or Syba (Souyia) Greece.
Small city on
the S coast of W Crete, in the Selino district between
Lisos and Poikilasion. Little is known of its history;
it was probably a member of the league of Oreioi in the
3d c. B.C. (see Lisos). Its surviving remains belong to
the Imperial and First Byzantine periods, and it was
probably destroyed in the Arab conquest. It had a good
harbor and served as the port of inland Elyros (Stadiasmus
331; Steph. Byz. s.v.). It apparently did not strike its own coins.
The site lies at the mouth of the valley running down
from Elyros. There is no harbor now, but if relative sea
level was some 6.6 m higher in antiquity there would
have been one W of the river mouth and protected from
the S by a mole. Most of the ancient remains lie E of
the river: remains of houses, an aqueduct to the N, a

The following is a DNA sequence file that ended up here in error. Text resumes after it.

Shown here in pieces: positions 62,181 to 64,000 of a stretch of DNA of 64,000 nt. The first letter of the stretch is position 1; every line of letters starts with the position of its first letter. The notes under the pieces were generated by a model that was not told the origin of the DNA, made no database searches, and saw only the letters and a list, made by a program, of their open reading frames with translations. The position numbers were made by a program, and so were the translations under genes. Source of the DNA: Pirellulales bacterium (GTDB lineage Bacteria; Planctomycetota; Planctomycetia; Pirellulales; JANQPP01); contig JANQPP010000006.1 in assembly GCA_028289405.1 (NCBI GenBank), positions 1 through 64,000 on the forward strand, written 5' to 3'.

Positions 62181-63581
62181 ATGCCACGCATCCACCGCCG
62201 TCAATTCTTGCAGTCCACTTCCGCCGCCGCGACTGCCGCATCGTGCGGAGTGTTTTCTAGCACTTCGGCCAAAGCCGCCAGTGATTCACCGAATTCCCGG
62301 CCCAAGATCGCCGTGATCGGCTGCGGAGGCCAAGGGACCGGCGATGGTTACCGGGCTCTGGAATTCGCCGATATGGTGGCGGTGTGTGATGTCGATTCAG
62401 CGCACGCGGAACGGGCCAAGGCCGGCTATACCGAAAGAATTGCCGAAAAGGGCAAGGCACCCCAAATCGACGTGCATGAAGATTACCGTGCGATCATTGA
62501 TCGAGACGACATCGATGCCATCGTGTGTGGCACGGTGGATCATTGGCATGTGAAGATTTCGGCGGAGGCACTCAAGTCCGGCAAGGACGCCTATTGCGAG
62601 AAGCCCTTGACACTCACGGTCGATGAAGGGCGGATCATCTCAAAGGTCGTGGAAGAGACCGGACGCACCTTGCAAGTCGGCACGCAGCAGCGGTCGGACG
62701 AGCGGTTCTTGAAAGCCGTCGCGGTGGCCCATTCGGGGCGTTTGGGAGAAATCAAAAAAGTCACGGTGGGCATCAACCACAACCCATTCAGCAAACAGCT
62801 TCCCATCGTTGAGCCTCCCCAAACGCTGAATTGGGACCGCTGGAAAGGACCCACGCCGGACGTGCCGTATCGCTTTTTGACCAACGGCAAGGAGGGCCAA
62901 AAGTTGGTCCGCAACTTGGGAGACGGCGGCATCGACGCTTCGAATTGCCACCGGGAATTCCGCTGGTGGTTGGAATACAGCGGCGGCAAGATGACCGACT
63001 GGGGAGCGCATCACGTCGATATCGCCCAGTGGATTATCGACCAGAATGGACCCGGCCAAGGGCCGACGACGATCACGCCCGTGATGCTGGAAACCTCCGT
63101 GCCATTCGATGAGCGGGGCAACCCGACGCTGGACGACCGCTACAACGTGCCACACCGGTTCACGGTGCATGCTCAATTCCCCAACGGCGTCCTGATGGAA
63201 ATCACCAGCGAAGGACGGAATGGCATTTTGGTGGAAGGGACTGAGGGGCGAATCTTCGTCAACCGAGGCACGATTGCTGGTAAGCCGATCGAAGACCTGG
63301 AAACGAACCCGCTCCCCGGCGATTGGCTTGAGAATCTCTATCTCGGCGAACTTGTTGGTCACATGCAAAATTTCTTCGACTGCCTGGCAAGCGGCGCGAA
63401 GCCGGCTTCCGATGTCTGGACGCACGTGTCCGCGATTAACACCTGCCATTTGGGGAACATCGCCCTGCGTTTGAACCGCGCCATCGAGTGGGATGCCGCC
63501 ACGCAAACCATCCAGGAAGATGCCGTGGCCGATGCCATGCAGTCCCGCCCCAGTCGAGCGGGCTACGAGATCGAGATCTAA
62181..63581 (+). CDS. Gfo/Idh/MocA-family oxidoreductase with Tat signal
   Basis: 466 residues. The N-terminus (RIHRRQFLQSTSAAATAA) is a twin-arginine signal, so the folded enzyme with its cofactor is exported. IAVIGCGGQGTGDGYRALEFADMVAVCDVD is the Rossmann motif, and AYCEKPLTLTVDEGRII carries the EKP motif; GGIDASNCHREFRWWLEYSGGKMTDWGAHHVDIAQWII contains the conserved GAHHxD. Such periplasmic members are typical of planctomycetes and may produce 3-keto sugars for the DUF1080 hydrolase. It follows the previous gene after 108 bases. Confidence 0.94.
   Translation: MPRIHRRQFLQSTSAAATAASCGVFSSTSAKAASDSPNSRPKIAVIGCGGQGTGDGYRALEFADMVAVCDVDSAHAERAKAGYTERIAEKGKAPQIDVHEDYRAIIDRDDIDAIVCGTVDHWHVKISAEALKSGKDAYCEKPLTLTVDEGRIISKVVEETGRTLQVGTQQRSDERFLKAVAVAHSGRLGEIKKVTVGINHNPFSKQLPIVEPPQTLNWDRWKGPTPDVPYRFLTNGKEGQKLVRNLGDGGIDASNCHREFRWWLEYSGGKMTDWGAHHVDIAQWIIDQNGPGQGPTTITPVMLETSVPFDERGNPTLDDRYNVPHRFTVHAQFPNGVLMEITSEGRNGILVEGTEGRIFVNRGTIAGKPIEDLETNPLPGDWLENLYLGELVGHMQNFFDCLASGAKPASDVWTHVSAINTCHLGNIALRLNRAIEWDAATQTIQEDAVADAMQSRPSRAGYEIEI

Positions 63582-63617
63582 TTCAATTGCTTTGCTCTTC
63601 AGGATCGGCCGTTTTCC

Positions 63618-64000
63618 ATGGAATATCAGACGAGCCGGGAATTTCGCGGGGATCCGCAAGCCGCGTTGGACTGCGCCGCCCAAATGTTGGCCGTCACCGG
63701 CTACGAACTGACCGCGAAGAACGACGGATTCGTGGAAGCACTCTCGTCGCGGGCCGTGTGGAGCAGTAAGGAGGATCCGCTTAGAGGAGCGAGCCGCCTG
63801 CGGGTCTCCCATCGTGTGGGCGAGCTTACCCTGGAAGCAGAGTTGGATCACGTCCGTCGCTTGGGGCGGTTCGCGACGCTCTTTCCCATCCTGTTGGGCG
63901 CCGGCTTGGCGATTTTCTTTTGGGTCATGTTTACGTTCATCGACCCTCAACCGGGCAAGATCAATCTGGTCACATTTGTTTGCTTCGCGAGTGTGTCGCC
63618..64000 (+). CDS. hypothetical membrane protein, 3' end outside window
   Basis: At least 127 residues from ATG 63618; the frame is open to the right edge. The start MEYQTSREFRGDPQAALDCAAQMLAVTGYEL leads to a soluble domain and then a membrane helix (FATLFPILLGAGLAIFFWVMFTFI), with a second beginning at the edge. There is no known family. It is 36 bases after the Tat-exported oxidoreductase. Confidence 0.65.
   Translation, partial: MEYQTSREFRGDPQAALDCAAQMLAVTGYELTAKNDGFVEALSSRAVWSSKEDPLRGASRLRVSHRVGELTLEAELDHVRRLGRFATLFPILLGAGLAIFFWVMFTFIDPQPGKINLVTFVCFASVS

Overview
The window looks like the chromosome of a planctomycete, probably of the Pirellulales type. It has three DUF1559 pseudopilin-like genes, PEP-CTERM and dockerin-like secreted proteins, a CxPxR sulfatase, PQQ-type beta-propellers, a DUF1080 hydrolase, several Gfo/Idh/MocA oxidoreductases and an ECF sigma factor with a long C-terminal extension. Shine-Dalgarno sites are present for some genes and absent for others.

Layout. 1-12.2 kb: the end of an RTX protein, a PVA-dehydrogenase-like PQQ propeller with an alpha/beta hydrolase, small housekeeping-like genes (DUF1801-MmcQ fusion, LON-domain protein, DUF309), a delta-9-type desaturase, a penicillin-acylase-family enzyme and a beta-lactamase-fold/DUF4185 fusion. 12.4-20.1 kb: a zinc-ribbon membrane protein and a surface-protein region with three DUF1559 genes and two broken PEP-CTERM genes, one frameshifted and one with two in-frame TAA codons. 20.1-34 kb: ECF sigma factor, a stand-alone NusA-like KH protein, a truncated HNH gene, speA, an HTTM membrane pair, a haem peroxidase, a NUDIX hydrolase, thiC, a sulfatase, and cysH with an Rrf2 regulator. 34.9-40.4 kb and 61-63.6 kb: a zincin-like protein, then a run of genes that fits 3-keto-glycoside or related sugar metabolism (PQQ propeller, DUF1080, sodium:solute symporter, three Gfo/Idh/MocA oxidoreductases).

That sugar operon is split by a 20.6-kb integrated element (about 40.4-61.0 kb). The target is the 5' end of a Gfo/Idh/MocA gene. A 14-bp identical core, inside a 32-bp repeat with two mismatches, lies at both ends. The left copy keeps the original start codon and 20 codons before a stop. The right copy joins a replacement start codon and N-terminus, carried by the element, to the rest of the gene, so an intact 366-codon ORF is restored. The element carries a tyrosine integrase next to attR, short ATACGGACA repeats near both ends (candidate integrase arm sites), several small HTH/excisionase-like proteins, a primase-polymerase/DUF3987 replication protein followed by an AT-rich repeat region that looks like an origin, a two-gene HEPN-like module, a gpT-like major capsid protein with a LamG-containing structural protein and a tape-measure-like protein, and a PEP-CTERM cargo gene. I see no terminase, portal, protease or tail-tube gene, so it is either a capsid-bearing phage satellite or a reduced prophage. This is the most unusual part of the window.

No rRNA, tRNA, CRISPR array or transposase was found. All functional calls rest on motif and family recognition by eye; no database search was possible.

bath building to the S, and built and rock-cut tombs on
the slopes to the E. A large basilica of the 6th c. has
been excavated just W of the village, and two other
basilicas lie E of it.
R. Pashley, Travels in Crete
repr. 1970) 98-102; T.A.B. Spratt, Travels and Researches in Crete
II (1865) 240-43M
; L. Thenon, RA
(1866) 396-404; L. Savignoni, MonAnt
11 (1901) 443-48PI
; G. De Sanctis, ibid. 510-13; Honigmann, “Syia,”
IV A1 (1931) 1024-25; J.D.S. Pendlebury, Archaeology of Crete
(1939) 365-71; M. Guarducci, ICr
(1939) 299-301; A. Orlandos, KretChron
7 (1953) 337-59; S. G. Spanakis, Kriti
II (n.d.) 356-61.
D. J. BLACKMAN